Photo credit: Rob Walker / Flickr
The town of Colchester, once the capital of Roman Britain, is rich with history—from Colchester Castle, the largest surviving Norman castle in Europe, to the massive “Jumbo” Water Tower built in 1883. On the outskirts of town, however, lies a haunting remnant of Colchester’s past: the ruins of Severalls Hospital.
Built in 1910, the 300-acre asylum once housed more than 2,000 patients. Designed on the then-popular “Echelon Plan” of asylum construction, the hospital was composed of wards, offices, and service rooms linked together by corridors. The result was a sprawling complex of interconnected buildings where one could walk for hours without ever stepping outside.
Windows pierced the corridors that linked these buildings. Initially, the window frames had no glass, exposing the passageways to the elements. An account from one former nurse claimed that bats haunted the nooks and crannies of these open-air spaces, often startling the orderlies and causing them to run screaming down the halls.
Photo credit: Rob Walker / Flickr
Wards were originally segregated by sex at Severalls Hospital, with some of the earlier female patients admitted by their own family members after giving birth to illegitimate children or suffering sexual assault. Psychiatrists were said to have had free reign to experiment with treatments. Many of their procedures seem barbaric today, including electro-convulsive therapy and frontal lobotomies.
Certainly, Severalls could be severe. Yet some patients viewed their time at the hospital—if not fondly—then as a positive experience during a difficult period. Emphasis was placed on the hospital’s sprawling grounds and its role in patient recovery. “It was an asylum,” a former patient has been quoted as saying, “so that in the grounds, you know, you were safe. It was an asylum, and yet you were free.”
With the modernization of psychiatry in the 1950s and 1960s, so changed the hospital’s treatment procedures. Patients were now more likely to be treated with medications, or art and music therapy.
Severalls closed down as a psychiatric institution in the early 1990s, with a portion of the complex remaining open to treat elderly patients. The site shuttered completely in 1997. In 1998, Diana Gittins released a comprehensive survey of Severalls entitled Madness in Its Place: Narratives of Severalls Hospital, 1913-1997. The book chronicles the 80-year history of the hospital, providing an insider’s view from patients and staff alike.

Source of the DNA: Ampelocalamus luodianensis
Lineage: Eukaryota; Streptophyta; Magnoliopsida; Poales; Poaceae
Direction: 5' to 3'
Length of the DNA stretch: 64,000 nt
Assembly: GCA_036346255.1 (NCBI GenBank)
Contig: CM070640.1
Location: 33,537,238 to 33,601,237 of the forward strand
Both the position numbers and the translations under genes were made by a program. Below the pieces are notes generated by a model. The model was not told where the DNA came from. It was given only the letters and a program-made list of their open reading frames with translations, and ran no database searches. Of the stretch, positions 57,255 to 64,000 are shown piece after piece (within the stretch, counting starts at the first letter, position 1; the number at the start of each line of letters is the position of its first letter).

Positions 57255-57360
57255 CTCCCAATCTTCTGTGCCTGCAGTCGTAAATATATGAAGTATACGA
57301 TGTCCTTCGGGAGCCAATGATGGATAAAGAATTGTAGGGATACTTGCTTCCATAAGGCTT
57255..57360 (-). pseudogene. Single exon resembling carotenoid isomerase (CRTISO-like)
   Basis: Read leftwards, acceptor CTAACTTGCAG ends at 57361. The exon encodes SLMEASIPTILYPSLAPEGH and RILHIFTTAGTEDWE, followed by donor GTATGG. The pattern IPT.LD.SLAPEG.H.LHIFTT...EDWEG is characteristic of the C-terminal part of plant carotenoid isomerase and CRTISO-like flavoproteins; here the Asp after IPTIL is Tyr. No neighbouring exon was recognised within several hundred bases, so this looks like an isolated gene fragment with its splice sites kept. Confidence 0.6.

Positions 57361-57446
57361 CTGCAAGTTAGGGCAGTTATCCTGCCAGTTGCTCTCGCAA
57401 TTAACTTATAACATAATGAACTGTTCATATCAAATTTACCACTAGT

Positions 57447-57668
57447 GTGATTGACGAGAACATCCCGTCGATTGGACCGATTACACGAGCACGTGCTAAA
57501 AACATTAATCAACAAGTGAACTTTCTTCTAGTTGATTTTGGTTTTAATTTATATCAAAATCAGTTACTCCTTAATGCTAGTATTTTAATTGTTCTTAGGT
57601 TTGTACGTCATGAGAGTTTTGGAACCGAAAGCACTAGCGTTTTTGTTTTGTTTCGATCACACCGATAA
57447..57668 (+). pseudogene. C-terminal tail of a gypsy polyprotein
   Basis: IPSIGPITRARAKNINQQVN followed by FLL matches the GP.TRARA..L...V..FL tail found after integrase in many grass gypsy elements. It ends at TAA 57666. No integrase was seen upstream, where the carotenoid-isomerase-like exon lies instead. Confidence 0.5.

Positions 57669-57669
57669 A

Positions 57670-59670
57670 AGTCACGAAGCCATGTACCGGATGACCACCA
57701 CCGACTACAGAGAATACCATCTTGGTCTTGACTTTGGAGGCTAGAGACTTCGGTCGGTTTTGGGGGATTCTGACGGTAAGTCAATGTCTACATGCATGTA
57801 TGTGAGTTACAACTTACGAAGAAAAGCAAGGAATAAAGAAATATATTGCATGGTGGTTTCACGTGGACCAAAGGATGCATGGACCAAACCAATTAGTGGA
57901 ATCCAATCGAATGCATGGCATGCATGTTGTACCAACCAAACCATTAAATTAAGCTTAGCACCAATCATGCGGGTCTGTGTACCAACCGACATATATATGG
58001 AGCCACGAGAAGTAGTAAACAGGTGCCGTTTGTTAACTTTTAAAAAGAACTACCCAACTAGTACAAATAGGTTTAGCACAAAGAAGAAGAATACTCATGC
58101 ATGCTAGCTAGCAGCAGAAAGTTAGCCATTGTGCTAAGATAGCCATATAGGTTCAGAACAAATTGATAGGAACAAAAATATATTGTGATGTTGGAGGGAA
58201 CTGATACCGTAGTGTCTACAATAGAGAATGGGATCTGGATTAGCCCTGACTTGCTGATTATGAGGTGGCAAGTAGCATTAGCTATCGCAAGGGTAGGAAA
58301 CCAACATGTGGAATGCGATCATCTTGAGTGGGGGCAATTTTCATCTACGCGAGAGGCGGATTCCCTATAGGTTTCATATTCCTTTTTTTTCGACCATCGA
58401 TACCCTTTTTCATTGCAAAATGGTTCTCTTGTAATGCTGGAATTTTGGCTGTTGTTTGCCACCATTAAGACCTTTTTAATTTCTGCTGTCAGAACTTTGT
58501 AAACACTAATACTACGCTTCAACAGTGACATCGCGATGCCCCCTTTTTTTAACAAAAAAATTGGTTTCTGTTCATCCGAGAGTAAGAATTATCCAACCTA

Despite several attempts at redevelopment, Severalls Hospital remains empty. Its ruins are a popular destination for urban explorers—though the area has been fenced off and is regularly patrolled by security. Such measures haven’t stopped intrepid travelers from making their way inside and emerging with photographs that are haunting, beautiful, and ominous in equal measure.
Light seeps into the long connecting corridors, with many of the windows once more stripped of glass. The floors of some rooms are flooded with rainwater. In the old morgue, the refrigerators that once held the bodies of deceased patients still stand. The hospital’s main hall, however, is no longer; it was severely damaged by arson in 2005 and demolished in 2007.
Not all those who come to explore the ruins of Severalls Hospital are content to leave only with photographs. Graffiti marks the walls, much of it chilling in the decayed surroundings of the abandoned institution. “My wounds cry 4 the grave,” is etched along the wall of one corridor. On another wall are the words, “Death lies within my mind.”
While the ruins of Severalls Hospital seem surprisingly free of the ghost stories that so often crop up around such places, there’s no doubt that the structure and its history haunts the town in which it resides, and will continue to do so for as long as it stands.